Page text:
By Mike Stetzer
Last week, the U.S. Senate passed a bill meant to address the housing crisis mainly by offering tax breaks and community funding to certain groups, according to reports from the Associated Press. Though Senators have reportedly noted that the bill still needs some improvements, many view the bill's passage as the first step toward addressing the problems caused by the collapse of the subprime housing market, which has left many in bankruptcy.
In its current form, the bill allots $15 billion over the next ten years to help those hardest hit by foreclosure, reports Reuters.
Some of the money would be spent on tax credits for homebuyers who purchased foreclosed-on properties. Evidently, legislators believe this incentive will encourage the purchase of abandoned homes. Homebuilders, too, would see benefits in the form of tax breaks.
An additional six billion smackeroos would be allotted for tax breaks for companies producing renewable energy sources. Some Senators apparently feel that this measure will help tackle one of the sources of the country's current economic problems.
In addition to the various tax breaks, the bill would allocate $100 million for pre-foreclosure counseling and outline stricter standards for loan disclosures. Another four billion dollars would apparently be funneled to community programs designed to allow communities to purchase and fix up foreclosed properties.
Interestingly, similar tax breaks to the energy and housing industries were eliminated from a stimulus bill that took effect this February, as many in Congress evidently believed they would cost too much money and provide too few benefits economically.
The bill also calls for an update of the Federal Housing Administration, which would be revamped in order to be able to back more home loans.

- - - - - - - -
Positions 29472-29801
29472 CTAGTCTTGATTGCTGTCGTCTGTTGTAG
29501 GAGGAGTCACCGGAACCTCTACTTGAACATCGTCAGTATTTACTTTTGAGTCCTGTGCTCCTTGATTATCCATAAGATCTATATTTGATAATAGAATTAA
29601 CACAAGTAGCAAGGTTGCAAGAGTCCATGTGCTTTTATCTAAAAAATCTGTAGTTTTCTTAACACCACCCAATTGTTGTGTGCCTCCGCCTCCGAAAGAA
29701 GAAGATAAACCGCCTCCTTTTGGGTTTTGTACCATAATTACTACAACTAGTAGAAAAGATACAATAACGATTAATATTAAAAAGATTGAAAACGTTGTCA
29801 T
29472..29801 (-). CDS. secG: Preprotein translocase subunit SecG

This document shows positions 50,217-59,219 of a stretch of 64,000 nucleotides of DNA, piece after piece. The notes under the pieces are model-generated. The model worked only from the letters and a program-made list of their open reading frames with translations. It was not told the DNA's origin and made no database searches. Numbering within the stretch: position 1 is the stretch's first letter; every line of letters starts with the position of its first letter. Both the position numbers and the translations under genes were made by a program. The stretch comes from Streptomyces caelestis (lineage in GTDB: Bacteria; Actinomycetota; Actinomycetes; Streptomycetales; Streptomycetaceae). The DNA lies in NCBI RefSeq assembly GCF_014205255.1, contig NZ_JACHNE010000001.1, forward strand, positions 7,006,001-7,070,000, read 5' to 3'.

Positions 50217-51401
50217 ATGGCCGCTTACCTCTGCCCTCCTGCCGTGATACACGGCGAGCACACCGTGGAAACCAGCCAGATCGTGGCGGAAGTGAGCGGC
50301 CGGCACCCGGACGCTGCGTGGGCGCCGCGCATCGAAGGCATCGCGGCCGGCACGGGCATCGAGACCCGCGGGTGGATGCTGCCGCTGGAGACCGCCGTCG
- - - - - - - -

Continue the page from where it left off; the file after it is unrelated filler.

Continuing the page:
Sources indicate that in its present state, the bill has drawn criticism from both the House and the President. The House, it seems, thinks the bill favors businesses over individuals too much and the Bush Administration has reportedly expressed the belief that the bill's measures would only worsen the housing crisis.
But members of the Senate are apparently aware of the bill's shortcomings, and hope members of the House of Representatives will offer improvements.
Senator and Democratic Presidential hopeful Barack Obama (D-IL) has apparently expressed the opinion that special interest groups have had too great an influence on the bill, promoting tax breaks for big businesses and blocking reform to bankruptcy law that would help struggling homeowners.
The House of Representatives is reportedly working with a different bill in trying to address the same economic issues. This bill would apparently give $300 billion in funding to the FHA, which could help a million or more homeowners. Tax breaks would be given to first-time homebuyers and those investing in low-cost rental housing, according to reports.
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